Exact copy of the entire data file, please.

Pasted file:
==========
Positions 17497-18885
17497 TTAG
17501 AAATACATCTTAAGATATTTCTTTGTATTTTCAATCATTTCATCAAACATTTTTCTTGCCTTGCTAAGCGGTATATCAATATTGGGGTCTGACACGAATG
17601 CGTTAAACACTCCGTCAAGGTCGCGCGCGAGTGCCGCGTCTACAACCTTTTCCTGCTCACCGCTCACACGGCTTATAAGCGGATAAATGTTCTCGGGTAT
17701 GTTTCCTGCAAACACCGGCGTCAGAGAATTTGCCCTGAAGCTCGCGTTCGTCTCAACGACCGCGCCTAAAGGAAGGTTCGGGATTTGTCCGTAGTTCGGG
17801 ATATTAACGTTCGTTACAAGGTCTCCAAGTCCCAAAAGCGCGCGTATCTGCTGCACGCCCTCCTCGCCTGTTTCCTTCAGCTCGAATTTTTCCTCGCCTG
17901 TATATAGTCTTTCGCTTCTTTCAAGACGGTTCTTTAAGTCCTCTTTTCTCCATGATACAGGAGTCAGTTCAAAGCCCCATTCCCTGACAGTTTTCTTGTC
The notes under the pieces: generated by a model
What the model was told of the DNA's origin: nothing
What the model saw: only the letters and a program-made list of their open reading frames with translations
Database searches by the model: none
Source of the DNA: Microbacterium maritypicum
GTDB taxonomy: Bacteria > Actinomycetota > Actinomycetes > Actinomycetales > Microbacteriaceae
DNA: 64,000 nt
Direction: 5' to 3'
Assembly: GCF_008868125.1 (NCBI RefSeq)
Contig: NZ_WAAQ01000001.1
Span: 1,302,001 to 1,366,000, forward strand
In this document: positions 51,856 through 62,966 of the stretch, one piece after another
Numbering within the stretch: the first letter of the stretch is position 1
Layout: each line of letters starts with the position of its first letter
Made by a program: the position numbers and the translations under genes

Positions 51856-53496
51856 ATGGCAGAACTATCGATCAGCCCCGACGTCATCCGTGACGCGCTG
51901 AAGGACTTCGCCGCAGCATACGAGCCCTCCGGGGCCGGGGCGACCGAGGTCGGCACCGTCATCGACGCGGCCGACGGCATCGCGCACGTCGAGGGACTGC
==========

Positions 17497-18885
17497 TTAG
17501 AAATACATCTTAAGATATTTCTTTGTATTTTCAATCATTTCATCAAACATTTTTCTTGCCTTGCTAAGCGGTATATCAATATTGGGGTCTGACACGAATG
17601 CGTTAAACACTCCGTCAAGGTCGCGCGCGAGTGCCGCGTCTACAACCTTTTCCTGCTCACCGCTCACACGGCTTATAAGCGGATAAATGTTCTCGGGTAT
17701 GTTTCCTGCAAACACCGGCGTCAGAGAATTTGCCCTGAAGCTCGCGTTCGTCTCAACGACCGCGCCTAAAGGAAGGTTCGGGATTTGTCCGTAGTTCGGG
17801 ATATTAACGTTCGTTACAAGGTCTCCAAGTCCCAAAAGCGCGCGTATCTGCTGCACGCCCTCCTCGCCTGTTTCCTTCAGCTCGAATTTTTCCTCGCCTG
17901 TATATAGTCTTTCGCTTCTTTCAAGACGGTTCTTTAAGTCCTCTTTTCTCCATGATACAGGAGTCAGTTCAAAGCCCCATTCCCTGACAGTTTTCTTGTC
The notes under the pieces: generated by a model
What the model was told of the DNA's origin: nothing
What the model saw: only the letters and a program-made list of their open reading frames with translations
Database searches by the model: none
Source of the DNA: Microbacterium maritypicum
GTDB taxonomy: Bacteria > Actinomycetota > Actinomycetes > Actinomycetales > Microbacteriaceae
DNA: 64,000 nt
Direction: 5' to 3'
Assembly: GCF_008868125.1 (NCBI RefSeq)
Contig: NZ_WAAQ01000001.1
Span: 1,302,001 to 1,366,000, forward strand
In this document: positions 51,856 through 62,966 of the stretch, one piece after another
Numbering within the stretch: the first letter of the stretch is position 1
Layout: each line of letters starts with the position of its first letter
Made by a program: the position numbers and the translations under genes

Positions 51856-53496
51856 ATGGCAGAACTATCGATCAGCCCCGACGTCATCCGTGACGCGCTG
51901 AAGGACTTCGCCGCAGCATACGAGCCCTCCGGGGCCGGGGCGACCGAGGTCGGCACCGTCATCGACGCGGCCGACGGCATCGCGCACGTCGAGGGACTGC